The Unitary Executive Theory
A Danger to Constitutional Government
Jeffrey P. Crouch, Mark J. Rozell, and Mitchel A. Sollenberger
“I have an Article II,” Donald Trump has announced, citing the US Constitution, “where I have the right to do whatever I want as president.” Though this statement would have come as a shock to the framers of the Constitution, it fairly sums up the essence of “the unitary executive theory.” This theory, which emerged during the Reagan administration and gathered strength with every subsequent presidency, counters the system of checks and balances that constrains a presidents executive impulses. It also, the authors of this book contend, counters the letter and spirit of the Constitution.
In their account of the rise of unitary executive theory over the last several decades, the authors refute the notion that this overweening view of executive power has been a common feature of the presidency from the beginning of the Republic. Rather, they show, it was invented under the Reagan Administration, got a boost during the George W. Bush administration, and has found its logical extension in the Trump administration. This critique of the unitary executive theory reveals it as a misguided model for understanding presidential powers. While its adherents argue that greater presidential power makes government more efficient, the results have shown otherwise. Dismantling the myth that presidents enjoy unchecked plenary powers, the authors advocate for principles of separation of powers—of checks and balances—that honor the Constitution and support the republican government its framers envisioned.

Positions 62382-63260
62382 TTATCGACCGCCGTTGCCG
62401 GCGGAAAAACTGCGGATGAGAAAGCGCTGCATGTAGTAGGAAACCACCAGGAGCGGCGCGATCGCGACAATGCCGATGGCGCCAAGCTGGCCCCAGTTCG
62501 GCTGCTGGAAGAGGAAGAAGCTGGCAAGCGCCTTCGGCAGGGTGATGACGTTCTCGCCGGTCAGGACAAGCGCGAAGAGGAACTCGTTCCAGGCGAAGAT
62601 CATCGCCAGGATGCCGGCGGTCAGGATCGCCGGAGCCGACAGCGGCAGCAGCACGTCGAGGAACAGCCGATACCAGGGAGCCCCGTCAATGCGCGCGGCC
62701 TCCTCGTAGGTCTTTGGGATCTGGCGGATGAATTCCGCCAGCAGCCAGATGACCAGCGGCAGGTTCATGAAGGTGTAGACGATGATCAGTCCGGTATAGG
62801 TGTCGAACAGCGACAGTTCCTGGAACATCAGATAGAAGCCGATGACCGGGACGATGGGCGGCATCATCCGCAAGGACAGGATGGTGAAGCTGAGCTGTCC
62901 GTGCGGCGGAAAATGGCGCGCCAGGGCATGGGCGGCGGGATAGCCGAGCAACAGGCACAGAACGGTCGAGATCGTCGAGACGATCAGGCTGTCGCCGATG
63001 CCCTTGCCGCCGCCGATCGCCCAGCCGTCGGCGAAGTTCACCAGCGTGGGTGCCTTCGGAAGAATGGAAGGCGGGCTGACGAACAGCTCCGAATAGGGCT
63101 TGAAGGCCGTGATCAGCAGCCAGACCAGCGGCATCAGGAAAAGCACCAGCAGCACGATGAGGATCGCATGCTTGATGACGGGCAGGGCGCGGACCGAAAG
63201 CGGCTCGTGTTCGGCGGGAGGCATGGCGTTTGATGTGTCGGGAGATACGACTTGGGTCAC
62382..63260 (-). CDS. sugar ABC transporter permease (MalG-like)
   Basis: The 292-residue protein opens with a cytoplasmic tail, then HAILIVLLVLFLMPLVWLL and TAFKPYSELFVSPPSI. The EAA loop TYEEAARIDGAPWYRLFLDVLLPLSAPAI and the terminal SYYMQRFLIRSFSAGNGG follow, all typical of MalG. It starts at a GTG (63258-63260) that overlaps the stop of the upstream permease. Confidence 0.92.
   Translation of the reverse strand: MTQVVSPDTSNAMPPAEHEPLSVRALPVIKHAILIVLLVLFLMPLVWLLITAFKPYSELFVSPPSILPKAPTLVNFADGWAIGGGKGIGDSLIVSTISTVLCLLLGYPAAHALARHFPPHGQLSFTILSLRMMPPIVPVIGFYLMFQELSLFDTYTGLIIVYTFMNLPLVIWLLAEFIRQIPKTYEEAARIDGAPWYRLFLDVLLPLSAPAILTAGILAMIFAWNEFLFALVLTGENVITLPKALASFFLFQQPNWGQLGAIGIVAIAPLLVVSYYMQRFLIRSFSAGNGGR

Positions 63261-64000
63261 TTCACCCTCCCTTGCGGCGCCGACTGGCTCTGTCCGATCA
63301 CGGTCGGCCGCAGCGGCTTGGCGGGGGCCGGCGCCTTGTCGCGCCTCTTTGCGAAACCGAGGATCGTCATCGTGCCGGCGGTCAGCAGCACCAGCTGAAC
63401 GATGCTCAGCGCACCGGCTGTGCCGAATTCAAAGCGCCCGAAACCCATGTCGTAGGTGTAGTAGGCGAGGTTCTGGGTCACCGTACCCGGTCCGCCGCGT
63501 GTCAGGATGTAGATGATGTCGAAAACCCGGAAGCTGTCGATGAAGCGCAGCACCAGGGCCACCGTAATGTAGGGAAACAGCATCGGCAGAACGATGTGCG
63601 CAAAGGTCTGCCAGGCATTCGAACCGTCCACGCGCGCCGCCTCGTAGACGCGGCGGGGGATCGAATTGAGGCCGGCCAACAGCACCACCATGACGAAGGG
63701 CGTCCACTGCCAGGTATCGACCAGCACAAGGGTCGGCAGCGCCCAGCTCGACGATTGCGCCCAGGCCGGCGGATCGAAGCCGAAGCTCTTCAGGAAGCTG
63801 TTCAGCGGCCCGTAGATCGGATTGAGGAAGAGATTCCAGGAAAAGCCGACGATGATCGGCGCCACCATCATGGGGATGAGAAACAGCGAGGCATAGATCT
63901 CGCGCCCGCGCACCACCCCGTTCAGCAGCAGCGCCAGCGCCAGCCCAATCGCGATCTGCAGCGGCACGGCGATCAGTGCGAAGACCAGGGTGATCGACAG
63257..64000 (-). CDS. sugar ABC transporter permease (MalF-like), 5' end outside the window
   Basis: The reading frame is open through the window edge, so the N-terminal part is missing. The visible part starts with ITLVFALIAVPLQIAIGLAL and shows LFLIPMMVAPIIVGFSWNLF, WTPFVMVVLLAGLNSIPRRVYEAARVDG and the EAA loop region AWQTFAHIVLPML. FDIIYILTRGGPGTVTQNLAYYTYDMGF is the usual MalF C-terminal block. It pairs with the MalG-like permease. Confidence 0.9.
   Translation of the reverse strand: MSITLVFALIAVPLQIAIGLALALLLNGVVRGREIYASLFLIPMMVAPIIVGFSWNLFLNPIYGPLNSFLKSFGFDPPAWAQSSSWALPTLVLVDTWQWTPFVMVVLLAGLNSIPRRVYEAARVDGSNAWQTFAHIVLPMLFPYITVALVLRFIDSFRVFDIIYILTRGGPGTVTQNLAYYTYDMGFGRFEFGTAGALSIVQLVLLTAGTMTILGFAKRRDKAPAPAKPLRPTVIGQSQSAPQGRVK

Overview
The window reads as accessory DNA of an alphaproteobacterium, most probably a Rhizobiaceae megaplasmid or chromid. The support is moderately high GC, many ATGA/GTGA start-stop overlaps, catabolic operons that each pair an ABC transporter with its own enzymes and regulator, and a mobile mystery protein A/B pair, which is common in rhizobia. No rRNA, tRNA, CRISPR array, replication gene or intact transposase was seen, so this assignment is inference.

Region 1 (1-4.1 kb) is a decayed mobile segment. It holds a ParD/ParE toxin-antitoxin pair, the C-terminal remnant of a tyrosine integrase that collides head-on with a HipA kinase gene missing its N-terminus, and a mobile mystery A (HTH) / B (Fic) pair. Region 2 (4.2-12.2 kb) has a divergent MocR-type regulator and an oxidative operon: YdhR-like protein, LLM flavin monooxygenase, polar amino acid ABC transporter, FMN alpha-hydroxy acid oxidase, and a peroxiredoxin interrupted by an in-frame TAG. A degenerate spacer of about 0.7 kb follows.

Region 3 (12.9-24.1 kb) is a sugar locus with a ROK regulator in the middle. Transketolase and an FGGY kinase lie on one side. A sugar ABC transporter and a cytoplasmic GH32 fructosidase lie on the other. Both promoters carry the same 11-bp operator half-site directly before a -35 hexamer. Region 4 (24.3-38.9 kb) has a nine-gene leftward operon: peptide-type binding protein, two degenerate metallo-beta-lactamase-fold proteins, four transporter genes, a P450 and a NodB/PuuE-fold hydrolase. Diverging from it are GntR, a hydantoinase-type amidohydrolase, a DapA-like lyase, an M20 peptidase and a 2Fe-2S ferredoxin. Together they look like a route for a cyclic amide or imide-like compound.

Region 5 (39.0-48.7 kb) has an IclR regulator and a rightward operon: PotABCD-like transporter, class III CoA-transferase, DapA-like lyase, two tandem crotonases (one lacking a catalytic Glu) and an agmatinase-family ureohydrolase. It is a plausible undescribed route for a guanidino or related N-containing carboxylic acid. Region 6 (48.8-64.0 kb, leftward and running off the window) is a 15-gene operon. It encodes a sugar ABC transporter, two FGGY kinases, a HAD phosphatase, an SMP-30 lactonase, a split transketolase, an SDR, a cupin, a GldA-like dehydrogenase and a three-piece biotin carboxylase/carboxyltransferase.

“Crouch, Rozell, and Sollenberger’s The Unitary Executive Theory is a timely and comprehensive look at what is perhaps the most crucial issue facing the American presidency—the true scope of presidential power in the age of Trump. Through well-documented examples in recent decades of how presidents have expanded their powers beyond what is stated and implied within the US Constitution, the authors show how relying on the unitary executive theory endangers the core framework of separation of powers and checks and balances provided by the framers. For anyone looking for a clear explanation of how we got to this place in American political history regarding presidential powers, this book is essential reading.”
—Lori Cox Han, author of Advising Nixon: The White House Memos of Patrick J. Buchanan
“This work by three of the nations leading political scientists is a must-read for all citizens concerned about the fate of the US Constitution. Crouch, Rozell, and Sollenberger’s dissection of the unitary executive theory is bolstered by an unparalleled wealth of knowledge of American political history and constitutional law. This pathbreaking work of scholarship could not be more timely—read it now before it is too late.”
—Stephen F. Knott, author ofThe Lost Soul of the American Presidency
“In their careful indictment of presidential claims to vast autonomy, Crouch, Rozell, and Sollenberger provide an invaluable primer on both the theory and practice of presidential power. In doing so they cover an impressive amount of ground across topics and time. They remind us that however loud and devout presidential ‘unitarians’ may be, the Constitution remains devoutly trinitarian.”
—Andrew Rudalevige, coauthor of The Obama Presidency: Appraisals and ProspectsSee fewer reviews...
A much-needed primer on presidential power, from the nation’s founding through Donald Trump’s impeachment, The Unitary Executive Theory: A Danger to Constitutional Government makes a robust and persuasive case for a return to our constitutional limits.